It’s hard to believe that 2014 is behind us, and 2015 is underway. As a beef producer, one of my resolutions for 2015 is to do my part to make sure consumers are having a positive experience every time they eat beef.
Despite the fact that beef prices are at record levels at retail, beef demand reports indicate that consumers continue to buy and enjoy beef. However, there’s always something more we can do to ensure that our customers keep coming back for more.
Here are four ways ranchers can raise better beef in 2015:
First, I plan to focus on efficiency. We need to produce more while using fewer resources. Fortunately, beef producers are already doing a good job of this. Thanks to productivity-enhancing technologies and practices, today’s beef producers are producing the same amount of beef as in 1970. But they are doing it with 10 million fewer beef cattle, 17 million fewer acres of land for grazing and growing feed, 81 million fewer tons of cattle feed, and 138 billion fewer gallons of water.
Ranchers are great stewards of the land, and as a result, we’ve been able to efficiently convert natural resources into beef. However, there’s always room for improvement -- whether it’s planting another row of trees, practicing rotational grazing on more pastures, developing water resources, or planting cover crops, to name just a few.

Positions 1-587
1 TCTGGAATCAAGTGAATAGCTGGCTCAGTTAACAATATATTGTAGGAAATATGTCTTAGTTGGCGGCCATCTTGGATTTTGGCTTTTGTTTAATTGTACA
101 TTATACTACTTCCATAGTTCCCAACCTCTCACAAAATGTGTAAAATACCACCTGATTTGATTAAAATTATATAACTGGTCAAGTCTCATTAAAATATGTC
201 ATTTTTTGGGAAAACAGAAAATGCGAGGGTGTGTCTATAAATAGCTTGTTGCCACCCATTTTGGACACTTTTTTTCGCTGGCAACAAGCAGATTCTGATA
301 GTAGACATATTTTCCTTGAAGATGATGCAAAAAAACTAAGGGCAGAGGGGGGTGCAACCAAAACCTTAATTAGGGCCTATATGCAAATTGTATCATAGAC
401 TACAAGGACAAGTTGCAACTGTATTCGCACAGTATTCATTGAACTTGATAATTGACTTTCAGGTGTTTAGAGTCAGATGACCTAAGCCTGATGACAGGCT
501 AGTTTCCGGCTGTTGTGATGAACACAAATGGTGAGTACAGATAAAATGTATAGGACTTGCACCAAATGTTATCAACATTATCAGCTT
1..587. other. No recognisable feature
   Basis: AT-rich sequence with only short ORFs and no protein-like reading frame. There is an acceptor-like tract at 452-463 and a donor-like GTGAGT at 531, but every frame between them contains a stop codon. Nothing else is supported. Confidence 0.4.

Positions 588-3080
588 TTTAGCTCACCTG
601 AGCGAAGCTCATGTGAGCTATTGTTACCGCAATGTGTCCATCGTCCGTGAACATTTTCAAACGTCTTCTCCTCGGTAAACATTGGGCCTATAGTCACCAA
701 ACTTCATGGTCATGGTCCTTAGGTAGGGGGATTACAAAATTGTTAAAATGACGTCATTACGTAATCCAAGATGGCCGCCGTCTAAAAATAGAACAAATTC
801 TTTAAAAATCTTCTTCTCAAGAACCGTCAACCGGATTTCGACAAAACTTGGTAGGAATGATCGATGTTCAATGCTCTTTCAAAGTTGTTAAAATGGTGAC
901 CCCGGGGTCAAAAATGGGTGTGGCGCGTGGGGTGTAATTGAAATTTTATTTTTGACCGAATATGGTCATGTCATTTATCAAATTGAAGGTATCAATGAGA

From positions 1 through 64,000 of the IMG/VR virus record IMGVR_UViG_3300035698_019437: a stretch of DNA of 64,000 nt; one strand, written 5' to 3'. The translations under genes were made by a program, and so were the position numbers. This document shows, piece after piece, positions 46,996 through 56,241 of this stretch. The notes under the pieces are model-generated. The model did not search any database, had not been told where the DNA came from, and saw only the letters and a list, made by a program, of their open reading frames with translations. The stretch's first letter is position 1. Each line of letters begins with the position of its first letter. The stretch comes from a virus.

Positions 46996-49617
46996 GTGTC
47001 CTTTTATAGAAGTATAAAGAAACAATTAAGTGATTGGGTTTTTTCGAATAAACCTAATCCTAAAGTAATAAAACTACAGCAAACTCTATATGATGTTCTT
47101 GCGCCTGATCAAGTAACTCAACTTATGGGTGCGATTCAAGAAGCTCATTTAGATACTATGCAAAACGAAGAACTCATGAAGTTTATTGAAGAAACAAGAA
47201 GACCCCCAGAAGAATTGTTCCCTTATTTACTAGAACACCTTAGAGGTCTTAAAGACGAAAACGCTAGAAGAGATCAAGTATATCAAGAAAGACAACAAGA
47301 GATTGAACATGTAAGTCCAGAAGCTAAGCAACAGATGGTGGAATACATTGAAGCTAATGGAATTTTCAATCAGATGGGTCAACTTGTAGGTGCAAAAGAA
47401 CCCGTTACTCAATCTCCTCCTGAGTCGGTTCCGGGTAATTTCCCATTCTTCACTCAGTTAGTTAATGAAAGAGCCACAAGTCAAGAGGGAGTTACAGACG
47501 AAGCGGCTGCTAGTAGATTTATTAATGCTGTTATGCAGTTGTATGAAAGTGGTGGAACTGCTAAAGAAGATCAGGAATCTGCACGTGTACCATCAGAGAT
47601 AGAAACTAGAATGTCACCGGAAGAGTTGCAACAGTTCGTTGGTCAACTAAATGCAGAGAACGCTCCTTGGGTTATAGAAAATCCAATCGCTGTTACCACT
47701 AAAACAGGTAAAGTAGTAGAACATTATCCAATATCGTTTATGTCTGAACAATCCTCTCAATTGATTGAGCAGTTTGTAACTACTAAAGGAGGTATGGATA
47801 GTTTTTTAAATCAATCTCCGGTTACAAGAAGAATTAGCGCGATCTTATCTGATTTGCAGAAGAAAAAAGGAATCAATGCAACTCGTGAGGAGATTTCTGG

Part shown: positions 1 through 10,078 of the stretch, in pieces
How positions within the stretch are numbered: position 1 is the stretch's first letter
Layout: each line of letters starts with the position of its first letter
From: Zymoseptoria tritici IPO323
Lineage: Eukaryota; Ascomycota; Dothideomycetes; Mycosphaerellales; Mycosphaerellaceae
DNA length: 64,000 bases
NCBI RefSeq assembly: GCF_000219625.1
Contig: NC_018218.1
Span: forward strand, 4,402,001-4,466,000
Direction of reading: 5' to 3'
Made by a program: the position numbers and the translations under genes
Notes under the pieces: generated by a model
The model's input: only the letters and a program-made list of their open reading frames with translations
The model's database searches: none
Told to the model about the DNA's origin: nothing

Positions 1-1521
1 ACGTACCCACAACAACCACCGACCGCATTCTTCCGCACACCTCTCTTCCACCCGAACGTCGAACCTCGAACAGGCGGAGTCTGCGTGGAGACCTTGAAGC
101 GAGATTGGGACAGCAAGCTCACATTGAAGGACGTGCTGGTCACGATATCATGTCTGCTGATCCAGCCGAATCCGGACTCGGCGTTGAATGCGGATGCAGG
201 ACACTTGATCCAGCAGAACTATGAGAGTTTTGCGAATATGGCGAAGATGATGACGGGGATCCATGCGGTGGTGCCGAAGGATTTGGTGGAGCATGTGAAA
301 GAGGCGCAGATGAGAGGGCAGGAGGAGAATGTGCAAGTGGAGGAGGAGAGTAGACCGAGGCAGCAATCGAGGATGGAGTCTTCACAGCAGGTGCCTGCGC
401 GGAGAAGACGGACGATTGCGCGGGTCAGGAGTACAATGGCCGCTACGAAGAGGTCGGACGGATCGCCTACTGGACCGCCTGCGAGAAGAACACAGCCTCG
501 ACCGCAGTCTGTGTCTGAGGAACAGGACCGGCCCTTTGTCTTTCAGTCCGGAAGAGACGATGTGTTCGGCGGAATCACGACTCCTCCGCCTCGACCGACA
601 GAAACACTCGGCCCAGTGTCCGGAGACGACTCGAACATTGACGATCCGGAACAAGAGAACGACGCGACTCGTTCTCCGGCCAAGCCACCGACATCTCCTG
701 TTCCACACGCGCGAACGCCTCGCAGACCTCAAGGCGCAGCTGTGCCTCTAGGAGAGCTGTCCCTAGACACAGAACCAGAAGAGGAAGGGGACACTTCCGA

Subscribe now to Cow-Calf Weekly to get the latest industry research and information in your inbox every Friday!
With an extra focus on genetics, ranchers can select for red meat yield. Bigger carcasses aren’t a bad thing, and the more meat we can put on the table, the better. Our domestic and overseas customers want more, and we’ve got to meet that demand. When selecting your next herd sire, keep carcass traits in mind, and make sure your next calf crop will be one that performs well in the feedlot.
3. Beef Quality Assurance
I plan to place more emphasis on Beef Quality Assurance (BQA) protocols. Our ranch is already BQA-certified, and we practice best animal handling practices on our operation. However, we can always strive to be better, whether that’s with a refresher course or recruiting other operators to get certified as well.
By following BQA protocols, beef producers in every sector of the chain -- from cow-calf, to stocker, to feeder, to packer -- can help to ensure the beef we raise is safe and wholesome.
Finally, we can do more to connect with our consumers. Whether it’s at a school or church function in town or with complete strangers on social media, we can work harder to educate consumers about beef and build one-on-one relationships between consumers and producers. Beef lovers want to know where their beef comes from. They want to know the beef they eat is safe. They also want more information on how to cook that beef. They want to be reassured that beef is safe to feed their families. And they want to be able to trust that the beef will taste good for the higher price they are paying.
My resolution to produce better beef won’t be met without reasonable, attainable goals. By focusing on improved efficiency, better genetics, BQA protocols, and connecting with consumers, those goals can be reached. Whether you produce beef or apples, as farmers and ranchers, raising the best food we can should always be the goal. Happy 2015!
The opinions of Amanda Radke are not necessarily those of Beefmagazine.com or the Penton Farm Progress Group.
You might also like: